FLD0R   =       $DD89       ;FLOATING LOAD REG0   FR0  <- (X,Y)
FLD0P   =       $DD8D       ;   "      "    "     FR0  <- (FLPTR)
FLD1R   =       $DD98       ;   "      "   REG1   FR1  <- (X,Y)
FLD1P   =       $DD9C       ;   "      "    "     FR1  <- (FLPTR)
FSTOR   =       $DDA7       ;FLOATING STORE REG0 (X,Y) <- FR0
FSTOP   =       $DDAB       ;    "     "    " (FLPTR)  <- FR0
FMOVE   =       $DDB6       ;FR1 <- FR0
PLYEVL  =       $DD40       ;FR0 <- P(Z) = SUM(I=N TO 0) (A(I)*Z**I) CAR
;                           INPUT: (X,Y) = A(N),A(N-1)...A(0)  -> PLYARG
;                                  ACC   = # OF COEFFICIENTS = DEGREE+1
;                                  FR0   = Z
EXP     =       $DDC0       ;FR0 <- E**FR0 = EXP10(FR0 * LOG10(E)) CARRY
EXP10   =       $DDCC       ;FR0 <- 10**FR0 CARRY
LOG     =       $DECD       ;FR0 <- LN(FR0) = LOG10(FR0)/LOG10(E) CARRY
LOG10   =       $DED1       ;FR0 <- LOG10 (FR0) CARRY
; THE FOLLOWING ARE IN BASIC CARTRIDGE:
SIN     =       $BDB1       ;FR0 <- SIN(FR0) DEGFLG=0 =>RADS, 6=>DEG. CA
COS     =       $BD73       ;FR0 <- COS(FR0) CARRY
ATAN    =       $BE43       ;FR0 <- ATAN(FR0) CARRY
SQR     =       $BEB1       ;FR0 <- SQUAREROOT(FR0) CARRY

'

therefore, the routines for SIN, COS, ATAN and SQR are in BASIC, but the rest remain in the OS, not in the BASIC.ROM, as you can see in the BASIC source code, which is publish on the Wiki, too.

That was the trick in those times, where a 'normal' Basic took 10 K, to divide it into 2 x 4 K roms and 2 K where put in the OS. The 2 K can be used by other programs, of course.

 

It is not my source code, all is from Charles. We just have green light to publish it. As written, I just took a short look at it and could discover many constants. For what they are used, I do not know yet, that takes a deeper investigation, for which I sadly have no time now. But later, I sure will do. I plan to do Calculator 2.0, if the preservation is all done. For this purpose I need the above...

 

In the meantime, we have the IEEE and some smart routines used for the WP 34S calculator. 🙂

 

Sadly, due to lack of time, I could not manage to watch:

https://www.youtube.com/results?search_query=A4-V2+Rocket+in+detail-Turbopump

here the 1st part with 1 h and 51 min.

 

But will do in the future, promised.

 

@CharlieChaplin: Yes, in Germany, V2 and A4 are well known, outside Germany, mostly V2, so for a better understanding, I leave A4 out. Wernher did name it: 'Aggregat 4' (English: aggregate), but Goebbels rename it into V2 for propaganda purposes. Besides the V1, there was also the V3, most people did not know of, until the tried relaunch in Iraq. There are rumors about a V4 to V6, but no hard evidence was officially introduced yet. Plans for a missle/carrier plane againt New York were real.

Atari_Basic_Reference_Manual-Product_Update-C061038_Rev._A-©_1982_Atari,_Inc.pdf Atari_800_OS_Rev.B.asm

Edited by luckybuck
forgot something
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Thanks for the links. All good stuff!

 

I have seen that V2/A4 video. Very detailed and informative. Enjoy!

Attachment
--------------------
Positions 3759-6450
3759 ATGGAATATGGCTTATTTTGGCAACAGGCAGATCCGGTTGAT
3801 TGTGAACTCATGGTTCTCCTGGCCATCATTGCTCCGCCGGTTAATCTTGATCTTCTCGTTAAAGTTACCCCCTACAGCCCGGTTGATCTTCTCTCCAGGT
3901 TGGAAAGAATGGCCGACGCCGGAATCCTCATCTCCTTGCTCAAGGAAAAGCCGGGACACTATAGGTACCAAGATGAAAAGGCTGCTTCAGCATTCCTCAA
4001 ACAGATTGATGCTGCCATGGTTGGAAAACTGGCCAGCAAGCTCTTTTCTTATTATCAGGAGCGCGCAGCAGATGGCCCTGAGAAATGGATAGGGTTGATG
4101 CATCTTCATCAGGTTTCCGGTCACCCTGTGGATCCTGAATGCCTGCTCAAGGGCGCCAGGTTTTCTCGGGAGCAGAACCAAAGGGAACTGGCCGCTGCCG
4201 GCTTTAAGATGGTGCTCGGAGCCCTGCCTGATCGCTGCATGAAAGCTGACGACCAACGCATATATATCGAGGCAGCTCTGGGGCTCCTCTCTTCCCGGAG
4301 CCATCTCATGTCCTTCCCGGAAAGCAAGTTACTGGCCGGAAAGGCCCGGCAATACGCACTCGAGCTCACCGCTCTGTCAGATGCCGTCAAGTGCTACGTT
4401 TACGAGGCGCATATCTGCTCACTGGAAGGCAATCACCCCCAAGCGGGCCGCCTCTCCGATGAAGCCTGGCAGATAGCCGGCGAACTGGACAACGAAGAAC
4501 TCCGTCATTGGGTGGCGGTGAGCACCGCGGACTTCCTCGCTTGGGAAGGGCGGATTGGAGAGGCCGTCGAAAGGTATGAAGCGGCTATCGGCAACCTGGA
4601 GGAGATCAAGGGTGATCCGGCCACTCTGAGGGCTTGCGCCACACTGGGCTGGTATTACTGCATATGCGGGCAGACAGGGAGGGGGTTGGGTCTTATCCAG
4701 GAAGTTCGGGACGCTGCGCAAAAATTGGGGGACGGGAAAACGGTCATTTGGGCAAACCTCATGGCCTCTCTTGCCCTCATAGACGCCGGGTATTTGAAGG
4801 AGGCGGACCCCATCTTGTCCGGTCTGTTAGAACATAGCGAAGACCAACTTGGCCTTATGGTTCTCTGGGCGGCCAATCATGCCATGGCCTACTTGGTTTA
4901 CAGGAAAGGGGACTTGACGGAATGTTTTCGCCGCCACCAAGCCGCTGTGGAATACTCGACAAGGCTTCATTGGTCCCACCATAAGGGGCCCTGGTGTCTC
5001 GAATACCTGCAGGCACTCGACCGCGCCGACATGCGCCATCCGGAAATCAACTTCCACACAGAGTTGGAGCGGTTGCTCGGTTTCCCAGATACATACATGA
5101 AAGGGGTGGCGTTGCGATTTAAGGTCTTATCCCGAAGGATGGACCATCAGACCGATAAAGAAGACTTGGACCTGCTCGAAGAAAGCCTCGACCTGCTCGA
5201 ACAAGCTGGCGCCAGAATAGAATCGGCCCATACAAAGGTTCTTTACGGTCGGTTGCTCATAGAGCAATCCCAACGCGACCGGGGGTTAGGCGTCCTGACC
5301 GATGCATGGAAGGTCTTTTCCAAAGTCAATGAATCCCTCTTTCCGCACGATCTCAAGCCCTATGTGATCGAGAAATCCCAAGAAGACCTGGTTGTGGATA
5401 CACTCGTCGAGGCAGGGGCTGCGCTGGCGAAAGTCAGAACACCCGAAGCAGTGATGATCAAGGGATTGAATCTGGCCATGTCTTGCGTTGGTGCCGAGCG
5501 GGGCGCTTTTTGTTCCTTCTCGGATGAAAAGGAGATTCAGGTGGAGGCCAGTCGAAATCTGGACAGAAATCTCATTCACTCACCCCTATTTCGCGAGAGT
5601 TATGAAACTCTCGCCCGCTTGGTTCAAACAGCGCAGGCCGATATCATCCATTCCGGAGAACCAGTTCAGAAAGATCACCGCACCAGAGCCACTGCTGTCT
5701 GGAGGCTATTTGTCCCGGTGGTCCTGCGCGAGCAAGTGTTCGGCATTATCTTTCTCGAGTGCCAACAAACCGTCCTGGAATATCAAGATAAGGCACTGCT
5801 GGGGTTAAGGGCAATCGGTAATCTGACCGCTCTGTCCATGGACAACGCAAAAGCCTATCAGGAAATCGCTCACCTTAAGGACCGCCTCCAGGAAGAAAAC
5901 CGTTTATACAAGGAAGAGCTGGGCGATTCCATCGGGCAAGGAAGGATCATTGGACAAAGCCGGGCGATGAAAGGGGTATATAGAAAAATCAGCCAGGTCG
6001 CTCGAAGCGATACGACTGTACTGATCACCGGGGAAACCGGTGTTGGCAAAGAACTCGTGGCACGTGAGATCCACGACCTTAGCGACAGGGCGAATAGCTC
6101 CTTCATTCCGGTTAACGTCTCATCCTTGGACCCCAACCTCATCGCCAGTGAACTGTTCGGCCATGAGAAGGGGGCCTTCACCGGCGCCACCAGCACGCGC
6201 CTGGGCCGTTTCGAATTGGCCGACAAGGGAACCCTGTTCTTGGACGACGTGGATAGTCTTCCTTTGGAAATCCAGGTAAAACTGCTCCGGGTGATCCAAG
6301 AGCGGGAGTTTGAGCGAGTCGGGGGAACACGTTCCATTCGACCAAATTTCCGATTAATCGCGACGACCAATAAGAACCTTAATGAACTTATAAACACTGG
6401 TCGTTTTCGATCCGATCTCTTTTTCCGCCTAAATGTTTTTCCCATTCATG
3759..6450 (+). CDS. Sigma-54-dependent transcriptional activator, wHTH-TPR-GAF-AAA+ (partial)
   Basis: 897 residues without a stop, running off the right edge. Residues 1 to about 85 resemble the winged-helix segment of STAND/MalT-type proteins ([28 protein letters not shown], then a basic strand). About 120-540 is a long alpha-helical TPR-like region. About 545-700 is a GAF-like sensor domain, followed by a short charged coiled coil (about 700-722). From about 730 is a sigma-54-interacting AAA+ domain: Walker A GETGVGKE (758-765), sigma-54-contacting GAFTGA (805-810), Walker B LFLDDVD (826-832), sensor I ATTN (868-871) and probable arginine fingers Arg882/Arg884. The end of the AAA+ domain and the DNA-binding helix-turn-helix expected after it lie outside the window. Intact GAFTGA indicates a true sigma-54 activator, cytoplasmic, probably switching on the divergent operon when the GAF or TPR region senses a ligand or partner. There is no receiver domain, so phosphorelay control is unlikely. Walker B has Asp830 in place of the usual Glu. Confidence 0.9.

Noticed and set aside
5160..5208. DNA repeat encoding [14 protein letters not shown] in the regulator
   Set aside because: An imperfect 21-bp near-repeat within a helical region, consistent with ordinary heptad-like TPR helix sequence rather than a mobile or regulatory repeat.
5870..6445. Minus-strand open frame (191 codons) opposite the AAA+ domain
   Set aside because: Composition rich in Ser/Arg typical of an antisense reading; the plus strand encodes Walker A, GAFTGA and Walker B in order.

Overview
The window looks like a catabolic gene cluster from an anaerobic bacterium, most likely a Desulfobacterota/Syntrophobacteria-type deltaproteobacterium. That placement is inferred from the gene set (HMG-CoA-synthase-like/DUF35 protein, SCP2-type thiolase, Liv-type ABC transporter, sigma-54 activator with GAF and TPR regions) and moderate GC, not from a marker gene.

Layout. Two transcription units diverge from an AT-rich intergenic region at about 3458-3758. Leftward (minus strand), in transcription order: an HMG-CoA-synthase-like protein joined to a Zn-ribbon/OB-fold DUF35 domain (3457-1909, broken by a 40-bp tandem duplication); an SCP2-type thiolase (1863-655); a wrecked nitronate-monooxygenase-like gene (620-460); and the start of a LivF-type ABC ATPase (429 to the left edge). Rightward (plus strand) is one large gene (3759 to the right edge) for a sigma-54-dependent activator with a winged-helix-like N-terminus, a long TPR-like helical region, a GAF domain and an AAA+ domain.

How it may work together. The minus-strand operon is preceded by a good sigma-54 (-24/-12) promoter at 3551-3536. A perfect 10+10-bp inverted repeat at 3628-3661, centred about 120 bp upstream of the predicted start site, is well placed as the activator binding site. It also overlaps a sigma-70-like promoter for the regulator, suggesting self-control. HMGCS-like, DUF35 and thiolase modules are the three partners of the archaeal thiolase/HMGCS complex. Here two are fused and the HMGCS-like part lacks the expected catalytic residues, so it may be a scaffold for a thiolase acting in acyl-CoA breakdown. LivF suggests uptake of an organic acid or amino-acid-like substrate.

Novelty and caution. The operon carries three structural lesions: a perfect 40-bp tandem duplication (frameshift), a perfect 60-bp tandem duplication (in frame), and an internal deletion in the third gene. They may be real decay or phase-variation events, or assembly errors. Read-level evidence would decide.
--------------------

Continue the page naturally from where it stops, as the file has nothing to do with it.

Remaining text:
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I have made my master in... The PhD thesis from Wernher is still today a PhD thesis! This man was so above his time...

 

The documentation is sure of interest, but my focus is towards field propulsions, they are way smarter, if running...

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The MathPack log10 algorithm is not so complicated, really.  First of all, log10(a*10^x) = x+log10(a), so  the decimal exponent can be removed.  Then log10(x) with x normalized is approximated by log10(x) = p(((x-a)/(x+a))^2) where a = sqrt(10) and p is a suitable polynomial. If I recall, Atari just uses the Taylor approximation  as polynomial, but that is definitely a bad choice.  For Os++, I replaced it by the minimax polynomial, i.e. the polynomial that minimizes the maximal error.

 

Atari also uses a 10th order polynomial, which is total overshoot. The 8th order minimax polynomial is better, and faster.

 

The minimal polynomial is just that: (from my sources)

 

;;; The following is the minimax polynomial for the log approximation:
;;; 0.8685889625 + (0.2895298827
;;; + (0.1737063251 + (0.1243413535 + (0.09348240142 + (0.09879885753 + (-0.004411453333 + 0.18
06407195
;;; x) x) x) x) x) x) x
;;;
;;; It causes an approximation error that is as small as 4^-11.
;;;
 

 

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Posted (edited)
21 hours ago, drac030 said:

Yes, it is identical (save 15 filler bytes which may be different). I already complained about it few days ago to @luckybuck, as this new rev. F is not really new, it just was going around as "rev. E" due to two lines of comment missing at the beginning. But apart of that, it is identical with the stuff which has been available, for example, on my website since about 2008.

 

It is good however that a more complete source has finally emerged.

Correct.

 

The only difference is the first 6-bytes (I finally got a chance to binary-compared them). 

 

Tested on FP-Index bench (FPTEST34.BAS), posted above, and got x2.90 [Atari Basic-C + Rec.F FP]. In comparison, [Atari Basic-C + Altirra FP] reaches x5.50 (being the latter a notch slower, but MUCH more precise, hence the clearly higher relative-index). 

 

 

Edited by Faicuai
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Thank you sooo much Thor, I must deeply apologize, not yet finished your Basic++ and OS++ on the Wiki. It is on my list and I will do in the future. Thank you, your contribution is highly appreciated! 🙂